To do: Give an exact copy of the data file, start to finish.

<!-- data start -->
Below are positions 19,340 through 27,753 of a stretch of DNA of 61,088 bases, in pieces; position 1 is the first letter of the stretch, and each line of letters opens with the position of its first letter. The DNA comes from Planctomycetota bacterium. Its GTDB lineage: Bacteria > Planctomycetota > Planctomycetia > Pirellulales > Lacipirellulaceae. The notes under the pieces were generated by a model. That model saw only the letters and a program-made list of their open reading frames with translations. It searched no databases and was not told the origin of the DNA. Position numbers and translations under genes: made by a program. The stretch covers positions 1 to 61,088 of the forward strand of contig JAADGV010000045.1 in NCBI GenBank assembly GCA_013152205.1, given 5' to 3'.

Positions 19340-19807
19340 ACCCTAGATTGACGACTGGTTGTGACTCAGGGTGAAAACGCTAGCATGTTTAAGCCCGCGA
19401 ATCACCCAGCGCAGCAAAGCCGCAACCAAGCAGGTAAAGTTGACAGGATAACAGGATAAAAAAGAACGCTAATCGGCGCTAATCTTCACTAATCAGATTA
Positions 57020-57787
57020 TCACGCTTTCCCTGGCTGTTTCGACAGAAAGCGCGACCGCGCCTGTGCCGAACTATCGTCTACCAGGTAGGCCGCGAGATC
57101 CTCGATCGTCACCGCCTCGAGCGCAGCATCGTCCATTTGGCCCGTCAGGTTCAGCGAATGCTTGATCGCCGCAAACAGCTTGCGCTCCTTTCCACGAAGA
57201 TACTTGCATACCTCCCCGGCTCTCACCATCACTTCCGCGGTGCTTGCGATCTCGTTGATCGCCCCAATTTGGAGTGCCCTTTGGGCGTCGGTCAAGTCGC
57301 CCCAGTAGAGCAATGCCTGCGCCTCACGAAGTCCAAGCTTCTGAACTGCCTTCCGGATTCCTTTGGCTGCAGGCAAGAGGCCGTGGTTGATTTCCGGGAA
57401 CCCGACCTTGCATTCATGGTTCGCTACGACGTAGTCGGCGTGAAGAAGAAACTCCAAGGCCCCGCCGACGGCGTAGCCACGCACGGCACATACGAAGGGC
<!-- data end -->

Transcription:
Below are positions 19,340 through 27,753 of a stretch of DNA of 61,088 bases, in pieces; position 1 is the first letter of the stretch, and each line of letters opens with the position of its first letter. The DNA comes from Planctomycetota bacterium. Its GTDB lineage: Bacteria > Planctomycetota > Planctomycetia > Pirellulales > Lacipirellulaceae. The notes under the pieces were generated by a model. That model saw only the letters and a program-made list of their open reading frames with translations. It searched no databases and was not told the origin of the DNA. Position numbers and translations under genes: made by a program. The stretch covers positions 1 to 61,088 of the forward strand of contig JAADGV010000045.1 in NCBI GenBank assembly GCA_013152205.1, given 5' to 3'.

Positions 19340-19807
19340 ACCCTAGATTGACGACTGGTTGTGACTCAGGGTGAAAACGCTAGCATGTTTAAGCCCGCGA
19401 ATCACCCAGCGCAGCAAAGCCGCAACCAAGCAGGTAAAGTTGACAGGATAACAGGATAAAAAAGAACGCTAATCGGCGCTAATCTTCACTAATCAGATTA
Positions 57020-57787
57020 TCACGCTTTCCCTGGCTGTTTCGACAGAAAGCGCGACCGCGCCTGTGCCGAACTATCGTCTACCAGGTAGGCCGCGAGATC
57101 CTCGATCGTCACCGCCTCGAGCGCAGCATCGTCCATTTGGCCCGTCAGGTTCAGCGAATGCTTGATCGCCGCAAACAGCTTGCGCTCCTTTCCACGAAGA
57201 TACTTGCATACCTCCCCGGCTCTCACCATCACTTCCGCGGTGCTTGCGATCTCGTTGATCGCCCCAATTTGGAGTGCCCTTTGGGCGTCGGTCAAGTCGC
57301 CCCAGTAGAGCAATGCCTGCGCCTCACGAAGTCCAAGCTTCTGAACTGCCTTCCGGATTCCTTTGGCTGCAGGCAAGAGGCCGTGGTTGATTTCCGGGAA
57401 CCCGACCTTGCATTCATGGTTCGCTACGACGTAGTCGGCGTGAAGAAGAAACTCCAAGGCCCCGCCGACGGCGTAGCCACGCACGGCACATACGAAGGGC